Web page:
If a non-working day or shortened day falls on a day that you are not scheduled to work, your work week (employee obligation) will not be affected.

When a shortened day falls on a day that you are working, the working hours must be reduced proportionately (by an equal share) compared to full-time employees. The number of hours you were scheduled to work on a particular day determines by how many hours your working day should be reduced. However, the standard working hours can only be reduced if work is scheduled on the day in question.  

Some examples:

  • If you are scheduled to work 6 hours on a day when working hours have been reduced according to the agreement to 4 hours for full-time employees (half-day, i.e. 50 per cent of full-time hours), you should reduce your normal hours/working hours accordingly. This means that your normal hours/working hours for the day are reduced by 3 hours (50 per cent of 6 hours) and that you also work a half day. 
  • If you are scheduled to work 8 hours a day when working hours have been reduced according to the agreement to 4 hours for full-time employees, you should reduce your normal hours/working hours by 4 hours for the day in question. 
  • If you work part-time and have a day off when there are reduced working hours, your work week (employee obligation) will not be affected.

Registering flexitime for fixed part-time working hours 

If you work fixed part-time hours you should use the simple flexitime form to register your working hours. On the simple flexitime form, there are no issues with incorrect balances as it can be manually adjusted based on the days you work.

Each month, you need to calculate the normal hours for the month in question and fill in "Standard working hours for the month" on the form.

When you are using the simple flexitime form, remember:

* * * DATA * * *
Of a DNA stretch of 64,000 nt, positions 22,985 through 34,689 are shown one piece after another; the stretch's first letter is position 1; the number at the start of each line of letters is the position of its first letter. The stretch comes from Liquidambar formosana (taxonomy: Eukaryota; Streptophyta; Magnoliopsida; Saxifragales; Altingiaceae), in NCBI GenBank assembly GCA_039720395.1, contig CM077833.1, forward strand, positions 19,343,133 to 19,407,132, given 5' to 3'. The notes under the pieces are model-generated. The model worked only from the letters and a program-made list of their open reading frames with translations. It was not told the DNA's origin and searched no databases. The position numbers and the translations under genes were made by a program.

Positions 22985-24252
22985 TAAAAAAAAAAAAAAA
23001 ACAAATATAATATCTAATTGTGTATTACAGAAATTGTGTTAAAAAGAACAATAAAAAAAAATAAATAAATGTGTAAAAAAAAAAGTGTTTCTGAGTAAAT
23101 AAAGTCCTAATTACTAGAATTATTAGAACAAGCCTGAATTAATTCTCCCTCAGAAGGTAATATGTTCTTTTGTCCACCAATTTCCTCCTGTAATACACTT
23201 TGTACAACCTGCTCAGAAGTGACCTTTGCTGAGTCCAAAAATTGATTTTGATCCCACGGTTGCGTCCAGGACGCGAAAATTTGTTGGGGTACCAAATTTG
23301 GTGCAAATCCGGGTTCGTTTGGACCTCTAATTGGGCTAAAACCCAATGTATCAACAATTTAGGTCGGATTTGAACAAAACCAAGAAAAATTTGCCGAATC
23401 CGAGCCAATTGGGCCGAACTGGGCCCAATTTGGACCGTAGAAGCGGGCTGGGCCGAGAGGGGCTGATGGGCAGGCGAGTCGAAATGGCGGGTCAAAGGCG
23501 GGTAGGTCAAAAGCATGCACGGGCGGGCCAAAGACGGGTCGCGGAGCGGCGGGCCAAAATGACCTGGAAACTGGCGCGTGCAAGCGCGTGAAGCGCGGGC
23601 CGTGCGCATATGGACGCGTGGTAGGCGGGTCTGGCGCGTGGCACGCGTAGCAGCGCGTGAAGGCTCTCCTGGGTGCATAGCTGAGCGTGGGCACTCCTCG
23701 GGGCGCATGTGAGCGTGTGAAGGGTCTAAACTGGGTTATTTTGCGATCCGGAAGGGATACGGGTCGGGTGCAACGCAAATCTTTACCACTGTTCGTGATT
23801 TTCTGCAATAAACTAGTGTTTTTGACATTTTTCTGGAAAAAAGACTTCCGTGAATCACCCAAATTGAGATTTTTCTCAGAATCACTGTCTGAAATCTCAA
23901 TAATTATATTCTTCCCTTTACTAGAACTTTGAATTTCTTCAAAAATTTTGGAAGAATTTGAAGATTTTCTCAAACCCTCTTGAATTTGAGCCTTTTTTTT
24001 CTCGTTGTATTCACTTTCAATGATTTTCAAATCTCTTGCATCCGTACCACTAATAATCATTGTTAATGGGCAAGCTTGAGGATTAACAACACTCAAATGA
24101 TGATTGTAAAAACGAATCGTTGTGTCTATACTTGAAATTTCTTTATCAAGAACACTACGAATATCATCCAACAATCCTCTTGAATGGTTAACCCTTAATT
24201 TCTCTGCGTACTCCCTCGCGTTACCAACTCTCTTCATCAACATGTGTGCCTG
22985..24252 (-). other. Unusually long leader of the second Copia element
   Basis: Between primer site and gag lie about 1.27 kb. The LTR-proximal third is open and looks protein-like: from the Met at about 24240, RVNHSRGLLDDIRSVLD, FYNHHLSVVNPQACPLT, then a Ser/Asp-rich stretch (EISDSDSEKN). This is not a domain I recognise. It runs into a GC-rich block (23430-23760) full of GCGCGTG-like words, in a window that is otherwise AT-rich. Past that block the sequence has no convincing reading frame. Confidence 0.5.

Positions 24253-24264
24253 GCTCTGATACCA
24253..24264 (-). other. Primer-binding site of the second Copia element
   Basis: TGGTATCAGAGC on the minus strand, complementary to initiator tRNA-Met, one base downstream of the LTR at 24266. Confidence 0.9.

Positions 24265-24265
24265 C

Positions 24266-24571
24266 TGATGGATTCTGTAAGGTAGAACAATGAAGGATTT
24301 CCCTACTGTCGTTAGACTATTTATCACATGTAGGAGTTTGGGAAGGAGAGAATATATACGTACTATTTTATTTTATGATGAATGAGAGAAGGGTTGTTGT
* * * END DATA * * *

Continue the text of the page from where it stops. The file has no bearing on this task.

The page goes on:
• If you were scheduled to work on a day which counts as a non-working day according to the flexitime agreement (Saturdays, Sundays, public holidays, Midsummer’s Eve, Christmas Eve, New Year’s Eve as well as ‘squeeze days’) you need to reduce your working hours for that particular month accordingly. No hours should be registered for that day, but you should make a note in the “Remarks” field that it is a non-working day. 
  • Holidays, illness or other absences do not reduce the standard working hours. If you are absent on a day that you were scheduled to work, you must register the number of hours that you were absent in the column "Change +/" corresponding to your regular working hours that day. Also state the reason for the absence under "Remarks". Absence must of course also be registered in Primula. For example, if you are sick on a day when you would have worked 6 hours, register 6 hours under "Change +/-" and write "Sick" under "Remarks".

Download the simple flexitime form (in Swedish) on the Staff forms and templates page

Contact

Please contact your line manager or the human resources officer within your department/faculty or equivalent.

Contact Primula support

Primula support (in Swedish)